As a Data Scientist at TruNarrative, my goal is to tell the story of fraud through the lens of Data Science. We have created a suite of products and services that inform organisations and people what a true fraudster or criminal is, how he or she behaves, and what a genuine customer relationship based on trust and mutual benefit looks like.
A key differentiator between nimble companies using state-of-the-art information technologies and the traditional financial institutions of the 20th century is insightful, immediate and actionable knowledge about a company’s customers. Data has many stories to tell about your customers, and my task is to share TruNarrative’s data stories with our partners in preventing fraud and providing best of breed customer experiences.
In this 3-part blog series, I will explore what data science is, and take you through the history of the practice, which ultimately ends in today’s machine learning abilities. But data science actually began much longer before you’d have thought it to…
What is Data Science?
Data Science is, in the simplest of terms, the study of data through model building. Data is anything that we can measure, so as soon as we invented counting and numbers we started measuring the world and creating number-based models of the world.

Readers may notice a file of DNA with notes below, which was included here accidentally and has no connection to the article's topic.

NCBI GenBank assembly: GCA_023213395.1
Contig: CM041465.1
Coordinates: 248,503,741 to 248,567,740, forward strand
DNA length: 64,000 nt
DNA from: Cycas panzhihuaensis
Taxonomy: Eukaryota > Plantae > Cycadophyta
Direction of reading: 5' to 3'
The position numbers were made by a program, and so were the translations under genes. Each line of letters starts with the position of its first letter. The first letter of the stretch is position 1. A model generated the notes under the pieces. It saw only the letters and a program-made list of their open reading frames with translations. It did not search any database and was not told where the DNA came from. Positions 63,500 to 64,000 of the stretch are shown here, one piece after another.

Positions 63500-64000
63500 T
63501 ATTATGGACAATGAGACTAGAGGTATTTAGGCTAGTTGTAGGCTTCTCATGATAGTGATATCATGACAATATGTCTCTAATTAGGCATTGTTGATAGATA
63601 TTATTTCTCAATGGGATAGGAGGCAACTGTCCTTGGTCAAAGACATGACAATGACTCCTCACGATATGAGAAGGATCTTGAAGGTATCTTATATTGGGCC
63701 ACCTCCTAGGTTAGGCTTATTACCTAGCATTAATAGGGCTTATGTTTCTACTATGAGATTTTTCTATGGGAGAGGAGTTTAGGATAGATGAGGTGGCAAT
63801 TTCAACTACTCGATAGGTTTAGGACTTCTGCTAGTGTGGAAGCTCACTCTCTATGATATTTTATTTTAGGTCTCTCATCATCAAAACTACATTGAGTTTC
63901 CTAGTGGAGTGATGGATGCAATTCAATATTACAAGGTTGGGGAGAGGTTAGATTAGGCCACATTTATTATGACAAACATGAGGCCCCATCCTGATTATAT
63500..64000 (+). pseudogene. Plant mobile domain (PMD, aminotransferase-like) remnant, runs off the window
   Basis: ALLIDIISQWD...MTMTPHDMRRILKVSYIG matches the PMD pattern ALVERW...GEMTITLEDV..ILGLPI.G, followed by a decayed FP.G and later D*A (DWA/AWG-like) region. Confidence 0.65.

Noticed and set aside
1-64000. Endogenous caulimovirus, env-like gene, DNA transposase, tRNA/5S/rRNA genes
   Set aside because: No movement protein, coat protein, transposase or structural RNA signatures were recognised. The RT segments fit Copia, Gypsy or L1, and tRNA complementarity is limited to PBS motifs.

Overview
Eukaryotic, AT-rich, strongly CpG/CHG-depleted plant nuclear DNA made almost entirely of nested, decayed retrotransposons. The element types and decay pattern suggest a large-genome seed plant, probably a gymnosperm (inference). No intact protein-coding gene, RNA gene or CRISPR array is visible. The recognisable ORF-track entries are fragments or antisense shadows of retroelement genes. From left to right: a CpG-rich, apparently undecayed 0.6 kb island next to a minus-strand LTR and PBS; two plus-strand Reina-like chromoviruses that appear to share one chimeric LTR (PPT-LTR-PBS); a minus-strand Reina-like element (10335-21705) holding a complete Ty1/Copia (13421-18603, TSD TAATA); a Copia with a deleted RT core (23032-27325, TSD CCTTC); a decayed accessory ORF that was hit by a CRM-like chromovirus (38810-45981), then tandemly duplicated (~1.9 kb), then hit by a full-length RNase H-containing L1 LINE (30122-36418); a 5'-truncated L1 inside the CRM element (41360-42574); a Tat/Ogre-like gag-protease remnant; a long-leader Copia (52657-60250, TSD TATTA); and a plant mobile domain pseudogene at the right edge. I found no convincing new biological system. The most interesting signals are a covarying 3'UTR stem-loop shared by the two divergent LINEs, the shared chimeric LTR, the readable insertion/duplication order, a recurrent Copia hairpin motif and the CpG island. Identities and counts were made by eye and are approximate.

One can imagine a hunter notching a tree every time she made a kill. The notches on the tree are a simple model of her hunting success. Our hunter could extend her model by using the length of the notch to represent the size of the kill. Now she has a more complex and possibly more useful model of her hunting success (tweet this).
Sumerian clay tablets and accounting
Jumping forward quite a few millennia, the invention of bookkeeping was a major advance in economics. The majority of clay tablets found in ancient Sumer over 5,000 years ago were accounting-related. As human society grew increasingly complex, correspondingly the amount of data and the models created grew in complexity.
Much like the notches on a tree would tell the story of a hunter’s success, clay tablets would tell the story of how much grain was collected from the people of Sumer (tweet this). Accurate clay tablet record keeping now allowed the high priests of Sumer to know how much tax to collect.
This explosion in data enabled the farming revolution, cities, nation states and, inevitably, capital gains tax. As Benjamin Franklin once quipped “in this world nothing can be said to be certain, except death and taxes”. The Sumerian peasants would likely have wholly agreed.
Babbage’s Analytical Engine
In the 19th century, Charles Babbage’s Difference Engine was the first modern computing machine used for computing tables of numbers. These tables of numbers were used for accurate navigation of English shipping.
Babbage’s subsequent design for his Analytical Engine represents the first programmable mechanical computer which, in theory, was capable of computing any model imaginable (tweet this). It was Ada Lovelace, daughter of Lord Byron, who saw the potential of the universal computer in the design of the Analytical Engine and was the first computer programmer and data scientist.
This takes us to the end of the 20th century. The next revolution is data science would come soon after World War II, when the inventor of the modern computer set his sights on weather modelling.
Keep a lookout for the 2nd blog of this 3-part series, ‘History of data science: 20th century and the modern computer’, coming soon.